August 28th, 2008, 11:58 AM
Paolo is correct about AE for CC but I have been using Vegas for a long time and have found he CC/2ndy CC/curves and levels will fix just about anything. I've had some really off color footage from some others that I was able to "make right" within Vegas so I have to ask what exactly is wrong with the footage? Is it color or color and exposure or ...?
With a bit of info we might be able to help you out in Vegas (NLE not the city)
August 28th, 2008, 01:32 PM
AE is indeed very good. It's just very slow to update and render with more steps involved in the process. It's a compositing/effects tool more than a color tool by design. Many plug-ins (such as Synthetic Aperture's Color Finesse 2) work inside NLEs. Such plug-ins improve on AE's inherent capabilities, and plug-in to AE too. Still, for an hour-long performance piece, I would think speed is at least as important as making sure all your rounding errors are kept to a minimum. If this was a broadcast project or a feature, I'd say differently. But there is the business end of things to consider for many of us.
August 28th, 2008, 02:01 PM
Hello gentlemen, thanks for all the replies. Here is a screen grab of one of the more undesirable shots.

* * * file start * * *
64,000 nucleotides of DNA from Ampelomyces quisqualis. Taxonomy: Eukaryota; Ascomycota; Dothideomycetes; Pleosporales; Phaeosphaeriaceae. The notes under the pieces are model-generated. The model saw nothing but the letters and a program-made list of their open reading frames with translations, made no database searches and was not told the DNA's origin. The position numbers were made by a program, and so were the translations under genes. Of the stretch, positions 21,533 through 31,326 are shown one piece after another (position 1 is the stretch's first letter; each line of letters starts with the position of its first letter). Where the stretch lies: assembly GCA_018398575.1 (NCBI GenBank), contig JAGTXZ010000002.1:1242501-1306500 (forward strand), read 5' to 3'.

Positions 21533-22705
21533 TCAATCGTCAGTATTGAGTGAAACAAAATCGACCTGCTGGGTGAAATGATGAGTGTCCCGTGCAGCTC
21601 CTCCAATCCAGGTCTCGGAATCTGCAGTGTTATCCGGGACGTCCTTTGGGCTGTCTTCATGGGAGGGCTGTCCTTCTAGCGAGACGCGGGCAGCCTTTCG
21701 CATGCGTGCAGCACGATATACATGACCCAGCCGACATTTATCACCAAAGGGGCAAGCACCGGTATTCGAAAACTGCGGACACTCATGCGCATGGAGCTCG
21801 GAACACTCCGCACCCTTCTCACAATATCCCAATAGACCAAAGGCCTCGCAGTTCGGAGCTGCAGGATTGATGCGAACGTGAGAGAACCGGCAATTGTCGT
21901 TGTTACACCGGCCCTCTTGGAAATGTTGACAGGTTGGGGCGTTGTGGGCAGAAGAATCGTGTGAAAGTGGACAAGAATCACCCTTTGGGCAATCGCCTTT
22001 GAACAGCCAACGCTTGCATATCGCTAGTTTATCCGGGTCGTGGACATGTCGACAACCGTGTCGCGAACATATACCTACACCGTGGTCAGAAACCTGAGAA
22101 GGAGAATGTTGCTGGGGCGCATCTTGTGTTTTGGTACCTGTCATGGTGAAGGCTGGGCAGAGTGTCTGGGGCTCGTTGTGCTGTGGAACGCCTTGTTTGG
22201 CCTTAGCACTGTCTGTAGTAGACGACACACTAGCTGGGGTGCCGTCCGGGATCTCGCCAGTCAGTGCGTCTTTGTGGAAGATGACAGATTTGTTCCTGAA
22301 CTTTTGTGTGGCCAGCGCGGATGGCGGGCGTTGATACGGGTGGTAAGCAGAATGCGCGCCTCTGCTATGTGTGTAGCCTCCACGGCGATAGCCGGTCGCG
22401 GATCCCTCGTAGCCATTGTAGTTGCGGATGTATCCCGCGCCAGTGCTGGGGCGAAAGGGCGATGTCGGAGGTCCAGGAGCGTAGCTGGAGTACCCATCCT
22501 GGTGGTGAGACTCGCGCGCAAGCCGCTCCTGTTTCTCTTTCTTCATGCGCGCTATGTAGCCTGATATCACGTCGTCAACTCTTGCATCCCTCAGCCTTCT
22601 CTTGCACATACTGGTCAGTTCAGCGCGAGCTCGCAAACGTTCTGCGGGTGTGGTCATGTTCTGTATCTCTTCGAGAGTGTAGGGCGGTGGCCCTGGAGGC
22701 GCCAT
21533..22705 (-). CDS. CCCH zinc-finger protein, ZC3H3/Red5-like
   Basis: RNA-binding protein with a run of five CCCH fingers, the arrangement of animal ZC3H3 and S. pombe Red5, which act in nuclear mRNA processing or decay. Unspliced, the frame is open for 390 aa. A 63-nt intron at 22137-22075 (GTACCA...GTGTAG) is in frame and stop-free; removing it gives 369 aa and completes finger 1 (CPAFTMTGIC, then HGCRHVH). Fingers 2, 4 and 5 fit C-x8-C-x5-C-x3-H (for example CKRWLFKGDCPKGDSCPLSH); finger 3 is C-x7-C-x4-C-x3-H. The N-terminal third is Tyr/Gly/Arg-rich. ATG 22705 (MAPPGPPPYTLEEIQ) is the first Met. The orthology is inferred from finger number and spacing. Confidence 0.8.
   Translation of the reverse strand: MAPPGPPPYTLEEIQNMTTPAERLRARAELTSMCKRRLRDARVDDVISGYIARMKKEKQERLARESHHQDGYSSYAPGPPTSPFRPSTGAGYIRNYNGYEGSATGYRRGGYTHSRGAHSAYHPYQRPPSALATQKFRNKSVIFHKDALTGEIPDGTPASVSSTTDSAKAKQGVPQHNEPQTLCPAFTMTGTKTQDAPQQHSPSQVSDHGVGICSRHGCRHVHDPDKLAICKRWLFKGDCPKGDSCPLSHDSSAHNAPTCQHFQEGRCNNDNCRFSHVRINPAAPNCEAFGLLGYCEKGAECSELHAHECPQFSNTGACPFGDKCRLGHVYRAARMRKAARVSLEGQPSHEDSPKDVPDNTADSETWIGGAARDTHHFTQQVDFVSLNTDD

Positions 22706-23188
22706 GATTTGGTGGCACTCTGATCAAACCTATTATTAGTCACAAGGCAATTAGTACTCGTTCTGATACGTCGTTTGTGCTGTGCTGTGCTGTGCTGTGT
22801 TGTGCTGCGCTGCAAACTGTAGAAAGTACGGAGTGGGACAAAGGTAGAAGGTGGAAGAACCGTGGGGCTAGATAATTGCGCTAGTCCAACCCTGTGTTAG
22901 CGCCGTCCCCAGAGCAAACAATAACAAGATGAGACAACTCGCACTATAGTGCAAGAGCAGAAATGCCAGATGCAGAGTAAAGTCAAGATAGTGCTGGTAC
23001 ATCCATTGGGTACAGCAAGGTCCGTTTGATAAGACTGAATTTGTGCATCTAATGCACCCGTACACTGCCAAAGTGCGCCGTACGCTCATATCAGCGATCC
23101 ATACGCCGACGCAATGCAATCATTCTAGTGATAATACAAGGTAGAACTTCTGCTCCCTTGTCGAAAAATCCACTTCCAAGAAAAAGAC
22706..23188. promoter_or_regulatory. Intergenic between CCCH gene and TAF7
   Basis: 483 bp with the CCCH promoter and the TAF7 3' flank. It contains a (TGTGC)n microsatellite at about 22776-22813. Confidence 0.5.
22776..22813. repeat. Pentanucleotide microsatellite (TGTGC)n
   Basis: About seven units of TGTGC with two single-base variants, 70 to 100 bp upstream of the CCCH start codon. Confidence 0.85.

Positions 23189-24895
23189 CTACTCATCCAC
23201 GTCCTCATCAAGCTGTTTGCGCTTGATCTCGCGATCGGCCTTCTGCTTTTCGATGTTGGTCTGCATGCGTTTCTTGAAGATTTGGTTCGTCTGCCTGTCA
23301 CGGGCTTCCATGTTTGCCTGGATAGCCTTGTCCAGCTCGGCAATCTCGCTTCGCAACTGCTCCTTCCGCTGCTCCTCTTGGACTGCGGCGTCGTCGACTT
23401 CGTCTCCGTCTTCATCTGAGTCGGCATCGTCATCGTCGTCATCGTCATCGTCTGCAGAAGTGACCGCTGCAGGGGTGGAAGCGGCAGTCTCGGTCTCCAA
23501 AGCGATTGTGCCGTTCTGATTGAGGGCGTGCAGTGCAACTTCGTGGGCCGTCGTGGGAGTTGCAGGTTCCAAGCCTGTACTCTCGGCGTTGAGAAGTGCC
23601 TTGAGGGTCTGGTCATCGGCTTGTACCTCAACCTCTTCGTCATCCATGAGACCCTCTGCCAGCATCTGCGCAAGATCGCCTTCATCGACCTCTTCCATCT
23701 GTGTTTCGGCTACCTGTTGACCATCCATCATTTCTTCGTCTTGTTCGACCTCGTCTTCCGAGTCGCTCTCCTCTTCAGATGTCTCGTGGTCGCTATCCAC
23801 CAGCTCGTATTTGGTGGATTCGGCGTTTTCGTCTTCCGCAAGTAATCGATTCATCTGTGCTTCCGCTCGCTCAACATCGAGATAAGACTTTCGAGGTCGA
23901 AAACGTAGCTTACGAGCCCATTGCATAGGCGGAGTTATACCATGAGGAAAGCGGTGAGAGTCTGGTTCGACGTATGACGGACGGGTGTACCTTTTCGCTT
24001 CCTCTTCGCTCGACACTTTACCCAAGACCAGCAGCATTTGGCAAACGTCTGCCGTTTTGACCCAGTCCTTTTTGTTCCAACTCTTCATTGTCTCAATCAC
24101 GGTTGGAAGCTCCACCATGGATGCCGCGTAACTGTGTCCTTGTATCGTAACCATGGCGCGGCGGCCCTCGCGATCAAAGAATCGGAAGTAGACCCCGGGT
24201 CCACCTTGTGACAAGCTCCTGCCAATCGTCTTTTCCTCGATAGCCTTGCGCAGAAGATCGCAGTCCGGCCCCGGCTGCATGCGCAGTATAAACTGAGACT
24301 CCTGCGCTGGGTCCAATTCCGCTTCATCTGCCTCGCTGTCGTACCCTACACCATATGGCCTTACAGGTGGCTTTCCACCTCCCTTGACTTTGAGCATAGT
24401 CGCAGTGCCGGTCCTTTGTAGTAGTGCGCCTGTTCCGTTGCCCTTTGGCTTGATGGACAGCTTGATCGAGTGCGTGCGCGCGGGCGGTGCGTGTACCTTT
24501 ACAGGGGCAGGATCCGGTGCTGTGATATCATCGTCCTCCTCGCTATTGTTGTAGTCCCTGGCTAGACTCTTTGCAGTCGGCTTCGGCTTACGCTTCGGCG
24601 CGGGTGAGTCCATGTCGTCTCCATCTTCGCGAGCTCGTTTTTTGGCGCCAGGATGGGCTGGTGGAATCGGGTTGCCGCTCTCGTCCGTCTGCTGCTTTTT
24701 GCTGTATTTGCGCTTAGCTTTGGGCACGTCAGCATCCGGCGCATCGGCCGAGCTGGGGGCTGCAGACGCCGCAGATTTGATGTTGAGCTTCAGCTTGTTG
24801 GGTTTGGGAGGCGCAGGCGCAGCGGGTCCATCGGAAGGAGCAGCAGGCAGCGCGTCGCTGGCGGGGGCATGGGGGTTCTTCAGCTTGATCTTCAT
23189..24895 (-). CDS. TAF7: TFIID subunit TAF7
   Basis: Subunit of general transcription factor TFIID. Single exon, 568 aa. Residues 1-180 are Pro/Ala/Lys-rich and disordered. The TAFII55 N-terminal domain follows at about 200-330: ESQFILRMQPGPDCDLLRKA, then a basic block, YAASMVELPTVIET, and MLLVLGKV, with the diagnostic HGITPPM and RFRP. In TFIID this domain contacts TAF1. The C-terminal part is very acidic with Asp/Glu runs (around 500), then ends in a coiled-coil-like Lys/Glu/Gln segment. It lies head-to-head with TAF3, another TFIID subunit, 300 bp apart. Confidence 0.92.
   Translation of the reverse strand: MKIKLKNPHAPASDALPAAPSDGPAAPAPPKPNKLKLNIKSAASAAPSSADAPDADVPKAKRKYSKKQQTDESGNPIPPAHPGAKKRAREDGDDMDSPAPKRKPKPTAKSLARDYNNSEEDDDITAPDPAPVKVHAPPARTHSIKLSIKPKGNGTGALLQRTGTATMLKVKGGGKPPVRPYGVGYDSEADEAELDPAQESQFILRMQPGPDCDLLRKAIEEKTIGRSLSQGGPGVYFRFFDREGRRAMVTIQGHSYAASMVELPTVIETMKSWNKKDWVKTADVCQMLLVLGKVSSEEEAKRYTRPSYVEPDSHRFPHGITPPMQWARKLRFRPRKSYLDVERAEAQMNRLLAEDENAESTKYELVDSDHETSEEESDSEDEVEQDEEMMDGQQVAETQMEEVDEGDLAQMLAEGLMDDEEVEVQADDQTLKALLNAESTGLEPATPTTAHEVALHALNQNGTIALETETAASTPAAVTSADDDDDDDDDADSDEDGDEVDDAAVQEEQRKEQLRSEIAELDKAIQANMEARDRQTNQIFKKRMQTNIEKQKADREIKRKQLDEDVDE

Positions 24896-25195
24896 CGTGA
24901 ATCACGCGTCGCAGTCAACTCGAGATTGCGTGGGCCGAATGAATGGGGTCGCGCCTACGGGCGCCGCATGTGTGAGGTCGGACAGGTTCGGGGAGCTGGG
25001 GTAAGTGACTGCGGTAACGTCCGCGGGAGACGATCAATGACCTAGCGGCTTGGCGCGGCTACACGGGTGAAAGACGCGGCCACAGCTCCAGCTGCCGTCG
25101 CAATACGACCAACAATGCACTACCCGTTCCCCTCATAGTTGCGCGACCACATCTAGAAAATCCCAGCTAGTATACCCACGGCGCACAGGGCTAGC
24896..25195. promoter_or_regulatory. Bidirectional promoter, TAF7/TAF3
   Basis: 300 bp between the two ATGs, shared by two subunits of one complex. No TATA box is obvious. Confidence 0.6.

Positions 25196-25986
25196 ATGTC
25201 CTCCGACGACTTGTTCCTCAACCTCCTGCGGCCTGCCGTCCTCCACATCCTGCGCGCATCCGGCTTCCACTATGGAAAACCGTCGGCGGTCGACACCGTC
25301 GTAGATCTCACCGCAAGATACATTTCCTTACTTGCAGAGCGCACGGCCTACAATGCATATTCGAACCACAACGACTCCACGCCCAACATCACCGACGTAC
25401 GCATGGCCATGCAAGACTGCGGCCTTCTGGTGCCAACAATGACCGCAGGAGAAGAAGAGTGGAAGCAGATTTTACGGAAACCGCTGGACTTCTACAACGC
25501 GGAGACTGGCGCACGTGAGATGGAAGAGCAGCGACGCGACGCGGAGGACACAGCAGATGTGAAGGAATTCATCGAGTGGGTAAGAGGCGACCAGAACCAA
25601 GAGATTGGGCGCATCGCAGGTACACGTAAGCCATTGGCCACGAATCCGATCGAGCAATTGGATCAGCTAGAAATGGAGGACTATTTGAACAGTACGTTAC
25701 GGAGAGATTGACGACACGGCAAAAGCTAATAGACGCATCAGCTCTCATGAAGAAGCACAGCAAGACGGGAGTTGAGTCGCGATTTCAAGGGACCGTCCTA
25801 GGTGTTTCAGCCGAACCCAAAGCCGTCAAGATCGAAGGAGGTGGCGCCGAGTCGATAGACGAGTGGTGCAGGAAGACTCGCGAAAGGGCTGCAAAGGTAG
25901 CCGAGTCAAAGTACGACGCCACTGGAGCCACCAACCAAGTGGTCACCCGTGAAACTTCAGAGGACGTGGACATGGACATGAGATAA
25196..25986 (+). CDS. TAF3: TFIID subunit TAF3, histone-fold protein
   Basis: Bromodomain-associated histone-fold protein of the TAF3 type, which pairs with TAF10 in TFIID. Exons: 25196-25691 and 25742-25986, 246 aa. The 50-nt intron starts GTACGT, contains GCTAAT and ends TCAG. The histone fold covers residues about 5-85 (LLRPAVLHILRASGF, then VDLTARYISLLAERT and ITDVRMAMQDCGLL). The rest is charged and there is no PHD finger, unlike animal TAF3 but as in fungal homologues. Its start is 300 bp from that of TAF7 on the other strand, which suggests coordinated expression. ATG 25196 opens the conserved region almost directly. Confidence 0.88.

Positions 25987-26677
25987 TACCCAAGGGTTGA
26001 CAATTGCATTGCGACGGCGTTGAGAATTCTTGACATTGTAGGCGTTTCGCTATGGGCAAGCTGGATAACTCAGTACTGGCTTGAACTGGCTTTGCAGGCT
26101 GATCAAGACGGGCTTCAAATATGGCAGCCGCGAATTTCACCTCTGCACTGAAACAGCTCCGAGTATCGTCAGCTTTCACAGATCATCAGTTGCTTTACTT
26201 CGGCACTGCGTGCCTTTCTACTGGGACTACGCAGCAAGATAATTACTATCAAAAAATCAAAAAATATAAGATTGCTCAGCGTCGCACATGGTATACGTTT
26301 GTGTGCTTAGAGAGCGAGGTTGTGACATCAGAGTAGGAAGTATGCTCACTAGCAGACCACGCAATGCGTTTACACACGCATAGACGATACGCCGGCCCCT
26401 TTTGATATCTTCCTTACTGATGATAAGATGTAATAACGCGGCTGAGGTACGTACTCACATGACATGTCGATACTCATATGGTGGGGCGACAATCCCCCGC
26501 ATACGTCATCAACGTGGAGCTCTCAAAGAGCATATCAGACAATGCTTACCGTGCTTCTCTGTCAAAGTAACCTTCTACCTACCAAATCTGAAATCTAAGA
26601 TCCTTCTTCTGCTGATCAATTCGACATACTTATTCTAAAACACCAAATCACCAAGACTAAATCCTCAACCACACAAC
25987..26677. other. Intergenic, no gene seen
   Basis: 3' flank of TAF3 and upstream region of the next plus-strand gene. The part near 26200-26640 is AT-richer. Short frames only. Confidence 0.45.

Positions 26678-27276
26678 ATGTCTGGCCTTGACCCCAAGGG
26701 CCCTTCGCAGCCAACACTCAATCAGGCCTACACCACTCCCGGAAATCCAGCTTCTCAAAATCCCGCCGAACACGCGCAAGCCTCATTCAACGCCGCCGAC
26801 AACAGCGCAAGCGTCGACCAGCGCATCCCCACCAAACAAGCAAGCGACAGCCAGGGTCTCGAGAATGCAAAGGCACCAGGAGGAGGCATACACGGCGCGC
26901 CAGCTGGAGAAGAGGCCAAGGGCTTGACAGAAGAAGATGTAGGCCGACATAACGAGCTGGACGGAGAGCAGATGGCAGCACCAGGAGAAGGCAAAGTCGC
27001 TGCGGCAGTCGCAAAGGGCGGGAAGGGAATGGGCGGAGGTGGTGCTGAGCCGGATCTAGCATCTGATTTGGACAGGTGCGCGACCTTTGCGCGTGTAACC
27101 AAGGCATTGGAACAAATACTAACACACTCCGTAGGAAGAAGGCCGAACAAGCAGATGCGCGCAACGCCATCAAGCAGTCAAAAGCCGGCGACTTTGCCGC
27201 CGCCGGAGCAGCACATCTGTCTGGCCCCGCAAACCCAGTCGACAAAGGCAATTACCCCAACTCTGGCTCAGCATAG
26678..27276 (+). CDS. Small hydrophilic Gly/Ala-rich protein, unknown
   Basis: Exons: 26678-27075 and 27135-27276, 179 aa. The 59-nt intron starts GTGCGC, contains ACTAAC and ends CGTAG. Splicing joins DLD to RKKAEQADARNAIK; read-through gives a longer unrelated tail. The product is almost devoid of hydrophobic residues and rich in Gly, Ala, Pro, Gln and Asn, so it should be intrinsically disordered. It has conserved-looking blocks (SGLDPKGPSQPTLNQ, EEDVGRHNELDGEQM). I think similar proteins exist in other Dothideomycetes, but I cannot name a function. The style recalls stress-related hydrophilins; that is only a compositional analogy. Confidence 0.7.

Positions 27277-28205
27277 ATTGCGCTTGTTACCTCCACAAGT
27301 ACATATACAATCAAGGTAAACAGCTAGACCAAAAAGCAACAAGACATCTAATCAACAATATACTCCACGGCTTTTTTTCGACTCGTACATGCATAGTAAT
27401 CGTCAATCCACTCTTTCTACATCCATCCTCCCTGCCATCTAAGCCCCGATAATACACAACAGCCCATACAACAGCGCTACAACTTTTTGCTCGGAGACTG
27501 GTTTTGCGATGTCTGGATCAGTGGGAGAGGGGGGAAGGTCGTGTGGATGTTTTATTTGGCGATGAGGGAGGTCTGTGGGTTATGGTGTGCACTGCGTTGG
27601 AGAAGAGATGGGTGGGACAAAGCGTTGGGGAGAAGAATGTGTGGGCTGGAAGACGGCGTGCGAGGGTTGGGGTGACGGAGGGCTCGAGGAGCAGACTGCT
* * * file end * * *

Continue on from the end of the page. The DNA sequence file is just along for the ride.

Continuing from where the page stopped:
The lights used for the occasion seemed to be old and dimming which created a yellowish hue on all the subjects. I also feel that the footage isn't as crisp as it should be which is why I asked the back focus question. You guys can tell me if you feel the focus looks off.i have spent much time already tweaking in Vegas to no desirable results. I will take Paolo's suggestion into account and see if I can export this project into TIFFS from Vegas (never done that before).
August 28th, 2008, 06:19 PM
The still shows one of the typical problems of HDV cameras: they are a bit "red happy", there are reds in the girls' skirts that are too rich and cause the characteristic edge problem. You can minimize it in AE but it will not go away easily. Actually that is even an additional point in favor of doing the job in AE since you will likely need to mask that area and apply secondary CC that other wise would be too aggressive for the rest of the footage. By using AE's masking and tracking you can get a lot done in short time. If you don't have it already buy the "DV rebel's guide" by Stu Mashwitz, of The Orphanage, which has excellent advice on CC in AE but, even more important, it includes a series of AE CC tools that will speed up your workflow.
Regarding the export to TIFF, let me elaborate a bit. You need to export from Vegas to AE avoiding transcoding. As the HD100 records in HDV, if you output in the same format you will indeed transcode to footage. Big no-no. You can use Uncompressed but that's humongous. Yout can use QT with TIFF or PNG compression but at that point it doesn't buy anything more than using single frames, except for the audio but the audio, at CC stage, is hardly an issue. The advantage of using single frames is that it's harder to screw up the whole footage when the files are separate. It gives you better granularity.
You could use the SheerVideo codec, that holds the audio and doesn't corrupt your footage like any of the other lossy codecs. Since I assume that you would rather not buy additional software :), the TIFF, compressed with LZW, is a great alternative.